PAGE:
Here are some answers to the most frequently asked questions that may help you prepare for your first Japanese Yoga class.
1I’ve never done any type of yoga before, how should I prepare?

There’s nothing that you need to do before you try your first class.

During the class just listen to your body, follow the instructions and you’ll be fine☺ Japanese Yoga uses the power of the breath and movements of the body to bring relaxation and focus into your body. You don’t need to have experienced yoga or any other exercise to give it a try.

2I’ve tried yoga before, but I’m new to Japanese Yoga. How’s it different?
Japanese Yoga is best described as ‘like acupuncture without the needles’. You’ll find the yoga dynamic and easy to follow where the postures are broken down into movements designed to bring balance to the body making your practice more effective. It also changes depending on the season and whether you do it in the night or day. You’ll feel the energy of the meridians and notice how it flows and works within your body. I love Japanese Yoga and can’t wait for you to try it!
3Do I need any equipment?
You only need a mat – and if you don’t have a mat, you can try putting a thick towel over carpet.
4What should I wear?
Comfortable clothes you can move freely in
5Can I eat before class?

Eating just before Japanese Yoga can make you feel uncomfortable. Here are some simple guidelines to make sure you get the most out of your class. With even the lightest meal, such as fruit or nuts, allow at least one hour before class.

For larger meals with vegetables and grains, allow two hours before class. For heavy meals with meat, allow three to four hours before class.

6How much water should I drink?

Japanese Yoga isn’t done in a heated room, so you can stick to your normal healthy level of water consumption. The foods we eat and how thoroughly we chew also supports us with our fluid intake.

Remember that cramping is a sign your pH level is off kilter. You could be dehydrated or lack enough good quality sea salt in your diet. – as with everything in life, balance is the key.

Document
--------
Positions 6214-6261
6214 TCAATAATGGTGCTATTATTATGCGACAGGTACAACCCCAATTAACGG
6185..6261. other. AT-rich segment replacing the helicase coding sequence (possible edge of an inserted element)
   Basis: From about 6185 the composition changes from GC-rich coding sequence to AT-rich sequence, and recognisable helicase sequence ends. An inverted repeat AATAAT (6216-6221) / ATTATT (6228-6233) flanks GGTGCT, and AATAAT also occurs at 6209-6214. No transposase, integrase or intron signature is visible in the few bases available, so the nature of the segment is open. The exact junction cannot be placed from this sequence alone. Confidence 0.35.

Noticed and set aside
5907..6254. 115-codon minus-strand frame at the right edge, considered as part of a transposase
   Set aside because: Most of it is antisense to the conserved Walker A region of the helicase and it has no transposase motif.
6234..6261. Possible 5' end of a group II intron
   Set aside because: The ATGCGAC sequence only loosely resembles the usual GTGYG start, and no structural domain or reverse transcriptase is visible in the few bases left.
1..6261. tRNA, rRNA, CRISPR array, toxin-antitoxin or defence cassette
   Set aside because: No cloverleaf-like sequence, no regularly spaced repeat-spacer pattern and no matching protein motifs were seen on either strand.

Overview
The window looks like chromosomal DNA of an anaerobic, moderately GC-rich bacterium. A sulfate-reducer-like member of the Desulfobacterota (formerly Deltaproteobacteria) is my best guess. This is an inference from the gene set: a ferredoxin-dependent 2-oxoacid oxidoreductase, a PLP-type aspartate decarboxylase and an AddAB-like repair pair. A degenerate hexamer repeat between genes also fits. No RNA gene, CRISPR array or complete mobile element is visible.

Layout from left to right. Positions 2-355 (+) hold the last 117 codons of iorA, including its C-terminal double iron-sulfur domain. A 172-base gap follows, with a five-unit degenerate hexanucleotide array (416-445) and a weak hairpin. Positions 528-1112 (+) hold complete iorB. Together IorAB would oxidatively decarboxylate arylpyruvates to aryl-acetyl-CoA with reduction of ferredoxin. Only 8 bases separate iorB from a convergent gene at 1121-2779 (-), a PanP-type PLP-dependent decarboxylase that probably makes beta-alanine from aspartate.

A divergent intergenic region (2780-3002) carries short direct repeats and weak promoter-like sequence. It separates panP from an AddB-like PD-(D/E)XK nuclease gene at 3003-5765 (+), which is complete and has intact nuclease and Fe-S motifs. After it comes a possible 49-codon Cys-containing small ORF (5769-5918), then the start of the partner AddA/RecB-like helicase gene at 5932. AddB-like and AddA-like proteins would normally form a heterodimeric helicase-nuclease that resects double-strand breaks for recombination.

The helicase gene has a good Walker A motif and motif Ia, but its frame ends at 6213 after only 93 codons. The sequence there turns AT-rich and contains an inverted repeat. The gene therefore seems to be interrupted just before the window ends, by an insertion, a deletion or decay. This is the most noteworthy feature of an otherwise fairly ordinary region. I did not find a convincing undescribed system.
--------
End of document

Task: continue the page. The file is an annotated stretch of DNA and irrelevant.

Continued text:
7How often should I do Japanese Yoga?

To get the most out of Japanese Yoga, you might like to make it part of your weekly routine. With just one or two classes a week you will start to notice a change, start to move a little easier and sleep a little better.

Japanese Yoga is different to other exercise – the changes you make will be with you for life. You’ll build on your practice each time you come, building core and body strength with flexibility and focus.

Be patient with yourself and the changes – it usually takes at least 3 -4 classes to get the hang of it and sometimes several weeks to feel the benefits. But it’s worth it!

8Should I come in the morning or at night?

The Japanese Yoga that’s practiced in the morning is different to yoga you do at lunchtime, or at night. Just as we change our yoga to suit the seasons, we also change it to suit the time of day.

Morning yoga is more dynamic with a faster pace. You’ll find there’s less emphasis on stretching and more on moving to build strength, vitality and stamina. Morning yoga is great for sports training, increasing metabolism rates and assisting in weight loss. Japanese Yoga is a great start to any day and will help you power through the whole day – even that mid-afternoon slump. As we progress through the day the movements become more focused. Night yoga is done at a much slower pace where relaxation and flexibility can be your main focus. It is all about de-stressing and helping the body unwind for a good night’s sleep.

9I’m not very flexible, how can I do yoga?

A wise lady once said ‘Saying you’re too inflexible for Japanese Yoga is like saying you’re too dirty to take a shower’.

In other words, the more inflexible you are the more it’s recommended to try Japanese Yoga!

Inflexibility can lead to long term side effects, such as neck and shoulder pain, lower back, digestive, hip and knee problems.

Japanese Yoga will help you get those stiff joints moving again to relieve the over-tight, overworked feeling in your muscles.

Japanese Yoga is surprisingly simple, easy to learn and well worth the effort.